Deming, E. W. (1993).  The New Economics for Industry, Government, Education.
"One is born with a natural inclination to learn. Learning is a source of innovation. One inherits a right to enjoy his work. Good management helps us to nurture and preserve these positive innate attributes of people."
Peters, T. J. (1994).  The pursuit of wow!: every person's guide to topsy-turvy times.
"Have you noticed?
Most good (neat, innovative, wild, woolly) 'stuff', large and small, happens in the boondocks, far, far, from corporate headquarters, corporate politics, and corporate toadying....
So how healthy is your fringe? How loony are its inhabitants?" (p. 301)
Dundon, E. (2002).  Seeds of Innovation : Cultivating the Synergy That Fosters New Ideas.
"A strong innovation climate is one in which employees feel free to challenge each other and experiment with alternative approaches. Diversity of thought is embraced authentically. Employees who challenge the sacred traditions are supported and not treated as troublemakers."1 (p. 176)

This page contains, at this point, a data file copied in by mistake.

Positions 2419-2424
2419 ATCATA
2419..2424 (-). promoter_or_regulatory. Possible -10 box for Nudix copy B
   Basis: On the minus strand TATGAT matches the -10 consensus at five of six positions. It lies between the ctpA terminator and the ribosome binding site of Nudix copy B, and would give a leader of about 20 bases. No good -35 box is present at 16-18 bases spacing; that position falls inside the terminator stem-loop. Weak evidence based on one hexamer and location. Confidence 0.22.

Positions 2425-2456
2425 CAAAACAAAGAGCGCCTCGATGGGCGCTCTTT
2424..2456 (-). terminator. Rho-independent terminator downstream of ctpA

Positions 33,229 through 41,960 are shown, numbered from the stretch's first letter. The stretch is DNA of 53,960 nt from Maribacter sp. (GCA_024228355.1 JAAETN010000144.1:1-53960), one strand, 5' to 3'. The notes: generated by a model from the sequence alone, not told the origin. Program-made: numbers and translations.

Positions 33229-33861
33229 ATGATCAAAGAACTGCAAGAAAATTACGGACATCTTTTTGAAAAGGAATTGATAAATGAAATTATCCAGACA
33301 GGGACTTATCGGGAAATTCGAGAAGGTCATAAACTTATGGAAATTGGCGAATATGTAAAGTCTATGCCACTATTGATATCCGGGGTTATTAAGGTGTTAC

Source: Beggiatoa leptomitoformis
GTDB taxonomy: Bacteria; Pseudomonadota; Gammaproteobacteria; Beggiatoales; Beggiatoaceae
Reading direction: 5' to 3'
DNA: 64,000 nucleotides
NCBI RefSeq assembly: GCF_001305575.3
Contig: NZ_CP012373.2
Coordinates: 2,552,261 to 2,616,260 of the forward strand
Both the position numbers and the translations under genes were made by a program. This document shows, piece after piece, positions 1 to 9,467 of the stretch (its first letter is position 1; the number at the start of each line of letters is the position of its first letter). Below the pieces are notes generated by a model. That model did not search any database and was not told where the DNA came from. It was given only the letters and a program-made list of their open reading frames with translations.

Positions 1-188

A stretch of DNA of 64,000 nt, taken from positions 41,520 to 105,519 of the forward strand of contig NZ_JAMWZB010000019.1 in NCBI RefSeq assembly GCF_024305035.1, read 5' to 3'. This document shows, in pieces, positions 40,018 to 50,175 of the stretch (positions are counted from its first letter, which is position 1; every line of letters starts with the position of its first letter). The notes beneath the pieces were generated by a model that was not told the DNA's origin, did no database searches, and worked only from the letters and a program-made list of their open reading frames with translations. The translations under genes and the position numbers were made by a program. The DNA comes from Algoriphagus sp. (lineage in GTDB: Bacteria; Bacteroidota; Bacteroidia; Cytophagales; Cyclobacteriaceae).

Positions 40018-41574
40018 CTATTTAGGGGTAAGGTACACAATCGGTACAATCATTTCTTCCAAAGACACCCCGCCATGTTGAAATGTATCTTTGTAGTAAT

• 1. The use of word challenge as above gives rise to a common ambiguity. When people are challenged to do their best, this is always seen in a positive light. Whereas, when someone challenges someone in a position of authority, that is almost always seen in a negative light. So, "challenge" is seemingly good in one direction, bad in the other. So much so that the word seems to diverge into two different meanings depending on its directionality. One other instance where a related word has two divergent — almost opposing — meanings is the word "power". As Erich Fromm points out, the smuggled in meaning of "power over" stands quite apart from "power to".